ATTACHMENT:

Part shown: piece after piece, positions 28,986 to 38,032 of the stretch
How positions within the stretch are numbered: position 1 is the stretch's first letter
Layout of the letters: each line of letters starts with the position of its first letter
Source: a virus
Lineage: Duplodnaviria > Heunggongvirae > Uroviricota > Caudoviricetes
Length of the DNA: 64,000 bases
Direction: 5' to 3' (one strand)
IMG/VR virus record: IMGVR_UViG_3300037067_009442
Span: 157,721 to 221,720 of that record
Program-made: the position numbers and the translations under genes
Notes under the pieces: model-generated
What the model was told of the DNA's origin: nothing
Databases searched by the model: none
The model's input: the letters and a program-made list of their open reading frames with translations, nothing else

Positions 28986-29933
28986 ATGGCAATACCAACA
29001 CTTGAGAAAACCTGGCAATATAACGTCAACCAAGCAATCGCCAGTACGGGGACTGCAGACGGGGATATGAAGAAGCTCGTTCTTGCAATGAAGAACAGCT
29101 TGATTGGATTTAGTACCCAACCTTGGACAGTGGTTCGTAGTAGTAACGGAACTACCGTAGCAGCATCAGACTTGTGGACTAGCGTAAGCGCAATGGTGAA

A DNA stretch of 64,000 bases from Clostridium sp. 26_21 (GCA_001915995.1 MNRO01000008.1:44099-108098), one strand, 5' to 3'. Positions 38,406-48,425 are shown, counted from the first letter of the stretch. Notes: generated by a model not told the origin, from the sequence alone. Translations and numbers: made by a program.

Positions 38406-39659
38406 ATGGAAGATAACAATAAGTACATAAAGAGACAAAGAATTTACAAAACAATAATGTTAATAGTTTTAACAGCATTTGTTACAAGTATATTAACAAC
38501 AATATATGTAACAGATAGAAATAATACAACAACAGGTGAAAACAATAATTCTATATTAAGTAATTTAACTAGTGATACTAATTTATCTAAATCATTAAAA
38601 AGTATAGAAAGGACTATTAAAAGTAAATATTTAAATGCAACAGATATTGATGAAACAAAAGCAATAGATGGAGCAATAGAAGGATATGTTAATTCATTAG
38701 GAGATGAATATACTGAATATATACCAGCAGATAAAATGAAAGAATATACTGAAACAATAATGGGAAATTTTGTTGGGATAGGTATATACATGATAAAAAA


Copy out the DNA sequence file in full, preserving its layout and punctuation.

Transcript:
Part shown: piece after piece, positions 28,986 to 38,032 of the stretch
How positions within the stretch are numbered: position 1 is the stretch's first letter
Layout of the letters: each line of letters starts with the position of its first letter
Source: a virus
Lineage: Duplodnaviria > Heunggongvirae > Uroviricota > Caudoviricetes
Length of the DNA: 64,000 bases
Direction: 5' to 3' (one strand)
IMG/VR virus record: IMGVR_UViG_3300037067_009442
Span: 157,721 to 221,720 of that record
Program-made: the position numbers and the translations under genes
Notes under the pieces: model-generated
What the model was told of the DNA's origin: nothing
Databases searched by the model: none
The model's input: the letters and a program-made list of their open reading frames with translations, nothing else

Positions 28986-29933
28986 ATGGCAATACCAACA
29001 CTTGAGAAAACCTGGCAATATAACGTCAACCAAGCAATCGCCAGTACGGGGACTGCAGACGGGGATATGAAGAAGCTCGTTCTTGCAATGAAGAACAGCT
29101 TGATTGGATTTAGTACCCAACCTTGGACAGTGGTTCGTAGTAGTAACGGAACTACCGTAGCAGCATCAGACTTGTGGACTAGCGTAAGCGCAATGGTGAA

A DNA stretch of 64,000 bases from Clostridium sp. 26_21 (GCA_001915995.1 MNRO01000008.1:44099-108098), one strand, 5' to 3'. Positions 38,406-48,425 are shown, counted from the first letter of the stretch. Notes: generated by a model not told the origin, from the sequence alone. Translations and numbers: made by a program.

Positions 38406-39659
38406 ATGGAAGATAACAATAAGTACATAAAGAGACAAAGAATTTACAAAACAATAATGTTAATAGTTTTAACAGCATTTGTTACAAGTATATTAACAAC
38501 AATATATGTAACAGATAGAAATAATACAACAACAGGTGAAAACAATAATTCTATATTAAGTAATTTAACTAGTGATACTAATTTATCTAAATCATTAAAA
38601 AGTATAGAAAGGACTATTAAAAGTAAATATTTAAATGCAACAGATATTGATGAAACAAAAGCAATAGATGGAGCAATAGAAGGATATGTTAATTCATTAG
38701 GAGATGAATATACTGAATATATACCAGCAGATAAAATGAAAGAATATACTGAAACAATAATGGGAAATTTTGTTGGGATAGGTATATACATGATAAAAAA